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dc.contributor.authorWhittaker, Becky*
dc.contributor.authorParry, Ruth*
dc.contributor.authorBird, Lydia*
dc.contributor.authorWatson, Sharan*
dc.contributor.authorFaull, Christina*
dc.date.accessioned2017-02-16T13:03:59Z
dc.date.available2017-02-16T13:03:59Z
dc.date.issued2017-02-02
dc.identifier.citationWhittaker B., Parry R., and Bird L., on behalf of the EMET project team, et al (2018) ‘Development, validity and reliability testing of the East Midlands Evaluation Tool (EMET) for measuring impacts on trainees’ Confidence and Competence following end of life care training’, BMJ Supportive & Palliative Care, DOI: 10.1136/bmjspcare-2016-001100en
dc.identifier.issn2045435X
dc.identifier.doi10.1136/bmjspcare-2016-001100
dc.identifier.urihttp://hdl.handle.net/10545/621396
dc.description.abstractAbstract Objectives To develop, test and validate a versatile questionnaire, the East Midlands Evaluation Tool (EMET), for measuring effects of end of life care training events on trainees’ self-reported confidence and competence. Methods A paper-based questionnaire was designed on the basis of the English Department of Health's core competences for end of life care, with sections for completion pretraining, immediately post-training and also for longer term follow-up. Preliminary versions were field tested at 55 training events delivered by 13 organisations to 1793 trainees working in diverse health and social care backgrounds. Iterative rounds of development aimed to maximise relevance to events and trainees. Internal consistency was assessed by calculating interitem correlations on questionnaire responses during field testing. Content validity was assessed via qualitative content analysis of (1) responses to questionnaires completed by field tester trainers and (2) field notes from a workshop with a separate cohort of experienced trainers. Test–retest reliability was assessed via repeat administration to a cohort of student nurses. Results The EMET comprises 27 items with Likert-scaled responses supplemented with questions seeking free-text responses. It measures changes in self-assessed confidence and competence on 5 subscales: communication skills; assessment and care planning; symptom management; advance care planning; overarching values and knowledge. Test–retest reliability was found to be good, as was internal consistency: the questions successfully assess different aspects of the same underlying concept. Conclusions The EMET provides a time-efficient, reliable and flexible means of evaluating effects of training on self-reported confidence and competence in the key elements of end of life care
dc.description.sponsorshipStrategic Health Authorityen
dc.language.isoenen
dc.publisherBMJ Publishing Group Ltd.en
dc.relation.urlhttp://spcare.bmj.com/lookup/doi/10.1136/bmjspcare-2016-001100en
dc.rightsArchived with thanks to BMJ Supportive & Palliative Careen
dc.subjectEnd of life care trainingen
dc.subjectCompetenceen
dc.subjectEvaluationen
dc.subjectQuestionnaireen
dc.subjectSelf-assessmenten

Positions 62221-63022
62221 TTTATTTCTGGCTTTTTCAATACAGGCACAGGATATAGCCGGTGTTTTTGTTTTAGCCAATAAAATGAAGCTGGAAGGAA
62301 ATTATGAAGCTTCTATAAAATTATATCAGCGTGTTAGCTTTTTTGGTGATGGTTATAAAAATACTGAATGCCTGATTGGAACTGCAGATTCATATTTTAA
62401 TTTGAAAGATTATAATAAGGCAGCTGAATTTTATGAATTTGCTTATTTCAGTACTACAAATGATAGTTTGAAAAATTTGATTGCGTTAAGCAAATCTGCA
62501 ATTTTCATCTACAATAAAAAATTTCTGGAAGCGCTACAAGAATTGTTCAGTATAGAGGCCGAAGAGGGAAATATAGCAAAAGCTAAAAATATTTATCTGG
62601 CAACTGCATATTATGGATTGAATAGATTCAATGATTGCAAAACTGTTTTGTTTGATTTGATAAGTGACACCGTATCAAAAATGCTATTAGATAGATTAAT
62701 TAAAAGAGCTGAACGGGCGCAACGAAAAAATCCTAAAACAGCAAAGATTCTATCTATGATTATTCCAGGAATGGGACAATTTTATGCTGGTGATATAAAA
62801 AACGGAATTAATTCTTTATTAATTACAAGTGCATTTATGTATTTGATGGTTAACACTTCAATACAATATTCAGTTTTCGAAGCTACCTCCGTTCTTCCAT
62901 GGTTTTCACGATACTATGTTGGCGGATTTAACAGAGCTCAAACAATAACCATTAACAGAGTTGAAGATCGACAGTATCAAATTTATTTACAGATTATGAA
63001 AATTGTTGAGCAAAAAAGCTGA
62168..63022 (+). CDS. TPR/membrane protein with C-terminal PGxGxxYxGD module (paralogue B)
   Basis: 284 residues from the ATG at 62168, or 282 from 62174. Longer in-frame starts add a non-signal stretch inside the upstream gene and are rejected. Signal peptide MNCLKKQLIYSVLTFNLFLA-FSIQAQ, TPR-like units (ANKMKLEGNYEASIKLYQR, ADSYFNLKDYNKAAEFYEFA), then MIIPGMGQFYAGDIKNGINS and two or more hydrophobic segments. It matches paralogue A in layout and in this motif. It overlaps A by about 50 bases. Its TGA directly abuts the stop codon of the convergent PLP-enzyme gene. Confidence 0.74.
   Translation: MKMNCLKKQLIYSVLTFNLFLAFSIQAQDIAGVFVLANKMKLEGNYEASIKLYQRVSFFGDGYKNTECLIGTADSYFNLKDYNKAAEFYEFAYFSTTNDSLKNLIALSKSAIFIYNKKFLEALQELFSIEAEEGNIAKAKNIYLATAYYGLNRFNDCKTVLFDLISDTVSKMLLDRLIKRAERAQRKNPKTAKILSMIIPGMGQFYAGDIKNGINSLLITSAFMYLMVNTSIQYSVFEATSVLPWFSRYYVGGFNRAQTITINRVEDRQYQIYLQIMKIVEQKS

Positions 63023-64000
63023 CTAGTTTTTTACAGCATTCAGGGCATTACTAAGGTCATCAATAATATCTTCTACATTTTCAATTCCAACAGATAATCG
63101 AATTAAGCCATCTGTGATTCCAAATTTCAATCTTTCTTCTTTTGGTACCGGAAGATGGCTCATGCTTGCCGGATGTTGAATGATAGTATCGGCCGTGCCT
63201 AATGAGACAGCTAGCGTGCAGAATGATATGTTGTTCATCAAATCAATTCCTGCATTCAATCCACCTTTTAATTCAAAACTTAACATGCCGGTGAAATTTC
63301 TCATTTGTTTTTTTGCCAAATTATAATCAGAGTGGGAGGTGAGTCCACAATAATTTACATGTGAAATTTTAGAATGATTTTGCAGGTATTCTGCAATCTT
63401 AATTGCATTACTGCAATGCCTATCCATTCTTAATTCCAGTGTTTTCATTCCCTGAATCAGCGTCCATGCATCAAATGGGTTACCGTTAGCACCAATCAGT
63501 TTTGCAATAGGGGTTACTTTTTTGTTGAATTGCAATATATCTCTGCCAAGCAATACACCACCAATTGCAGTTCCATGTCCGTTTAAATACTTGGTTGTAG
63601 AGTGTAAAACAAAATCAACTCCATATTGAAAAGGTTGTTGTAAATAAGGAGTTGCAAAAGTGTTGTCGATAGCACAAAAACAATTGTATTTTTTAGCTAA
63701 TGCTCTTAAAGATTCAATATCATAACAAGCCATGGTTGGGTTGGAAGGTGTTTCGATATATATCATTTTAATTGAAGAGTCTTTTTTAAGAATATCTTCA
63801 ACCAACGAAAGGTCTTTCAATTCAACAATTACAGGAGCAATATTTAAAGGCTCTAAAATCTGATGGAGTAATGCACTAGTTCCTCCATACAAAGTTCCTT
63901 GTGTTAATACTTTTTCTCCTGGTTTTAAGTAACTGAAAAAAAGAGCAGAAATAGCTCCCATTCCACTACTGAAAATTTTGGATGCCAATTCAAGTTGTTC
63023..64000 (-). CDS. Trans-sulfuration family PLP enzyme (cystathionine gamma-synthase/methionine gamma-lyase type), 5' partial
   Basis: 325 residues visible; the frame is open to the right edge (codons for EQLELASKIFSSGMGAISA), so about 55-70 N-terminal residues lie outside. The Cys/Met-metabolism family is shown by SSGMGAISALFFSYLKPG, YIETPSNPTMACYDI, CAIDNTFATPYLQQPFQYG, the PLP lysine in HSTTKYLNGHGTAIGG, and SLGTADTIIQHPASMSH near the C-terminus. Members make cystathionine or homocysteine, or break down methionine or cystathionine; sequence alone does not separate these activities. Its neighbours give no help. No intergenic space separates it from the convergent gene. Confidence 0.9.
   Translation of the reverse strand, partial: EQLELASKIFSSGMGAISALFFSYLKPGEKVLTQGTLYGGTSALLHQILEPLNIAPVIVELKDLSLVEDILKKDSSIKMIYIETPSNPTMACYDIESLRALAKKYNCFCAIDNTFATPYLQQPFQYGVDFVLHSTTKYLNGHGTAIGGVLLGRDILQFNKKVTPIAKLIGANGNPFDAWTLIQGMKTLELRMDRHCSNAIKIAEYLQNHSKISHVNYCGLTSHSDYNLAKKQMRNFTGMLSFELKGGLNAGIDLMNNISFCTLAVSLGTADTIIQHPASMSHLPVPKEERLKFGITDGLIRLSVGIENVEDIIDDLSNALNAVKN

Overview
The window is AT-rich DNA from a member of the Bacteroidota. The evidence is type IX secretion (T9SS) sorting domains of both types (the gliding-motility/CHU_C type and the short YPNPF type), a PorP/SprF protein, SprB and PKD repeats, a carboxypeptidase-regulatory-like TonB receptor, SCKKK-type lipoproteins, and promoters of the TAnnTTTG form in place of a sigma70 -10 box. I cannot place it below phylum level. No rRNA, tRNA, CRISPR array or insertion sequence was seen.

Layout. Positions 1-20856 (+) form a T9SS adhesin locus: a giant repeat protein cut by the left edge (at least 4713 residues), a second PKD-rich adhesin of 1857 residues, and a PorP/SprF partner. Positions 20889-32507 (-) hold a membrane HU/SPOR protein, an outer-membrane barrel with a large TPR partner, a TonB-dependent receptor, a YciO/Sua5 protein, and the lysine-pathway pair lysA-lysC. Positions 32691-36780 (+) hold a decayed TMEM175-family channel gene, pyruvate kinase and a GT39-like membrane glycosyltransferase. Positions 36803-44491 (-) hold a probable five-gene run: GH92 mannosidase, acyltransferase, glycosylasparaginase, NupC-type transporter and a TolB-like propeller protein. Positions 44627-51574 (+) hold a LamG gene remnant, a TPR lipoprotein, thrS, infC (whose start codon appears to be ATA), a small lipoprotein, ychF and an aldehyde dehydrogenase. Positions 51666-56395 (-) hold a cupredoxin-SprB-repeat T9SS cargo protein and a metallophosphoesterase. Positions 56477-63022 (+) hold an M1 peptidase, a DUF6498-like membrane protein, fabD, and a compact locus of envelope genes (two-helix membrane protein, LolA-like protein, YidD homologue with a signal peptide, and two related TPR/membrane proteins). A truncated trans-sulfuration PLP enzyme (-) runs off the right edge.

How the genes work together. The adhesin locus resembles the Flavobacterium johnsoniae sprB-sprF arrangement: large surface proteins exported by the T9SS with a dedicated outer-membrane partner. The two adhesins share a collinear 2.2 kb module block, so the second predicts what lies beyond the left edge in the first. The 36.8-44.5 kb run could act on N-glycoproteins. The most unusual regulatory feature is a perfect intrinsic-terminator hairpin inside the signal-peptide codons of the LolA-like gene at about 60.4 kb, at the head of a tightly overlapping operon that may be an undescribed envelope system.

dc.titleDevelopment, validity and reliability testing of the East Midlands Evaluation Tool (EMET) for measuring impacts on trainees’ confidence and competence following end of life care trainingen
dc.typeArticleen
dc.identifier.eissn20454368
dc.contributor.departmentUniversity of Derbyen
dc.contributor.departmentUniversity of Nottinghamen
dc.identifier.journalBMJ Supportive & Palliative Careen
refterms.dateFOA2019-02-28T15:28:00Z
html.description.abstractAbstract Objectives To develop, test and validate a versatile questionnaire, the East Midlands Evaluation Tool (EMET), for measuring effects of end of life care training events on trainees’ self-reported confidence and competence. Methods A paper-based questionnaire was designed on the basis of the English Department of Health's core competences for end of life care, with sections for completion pretraining, immediately post-training and also for longer term follow-up. Preliminary versions were field tested at 55 training events delivered by 13 organisations to 1793 trainees working in diverse health and social care backgrounds. Iterative rounds of development aimed to maximise relevance to events and trainees. Internal consistency was assessed by calculating interitem correlations on questionnaire responses during field testing. Content validity was assessed via qualitative content analysis of (1) responses to questionnaires completed by field tester trainers and (2) field notes from a workshop with a separate cohort of experienced trainers. Test–retest reliability was assessed via repeat administration to a cohort of student nurses. Results The EMET comprises 27 items with Likert-scaled responses supplemented with questions seeking free-text responses. It measures changes in self-assessed confidence and competence on 5 subscales: communication skills; assessment and care planning; symptom management; advance care planning; overarching values and knowledge. Test–retest reliability was found to be good, as was internal consistency: the questions successfully assess different aspects of the same underlying concept. Conclusions The EMET provides a time-efficient, reliable and flexible means of evaluating effects of training on self-reported confidence and competence in the key elements of end of life care


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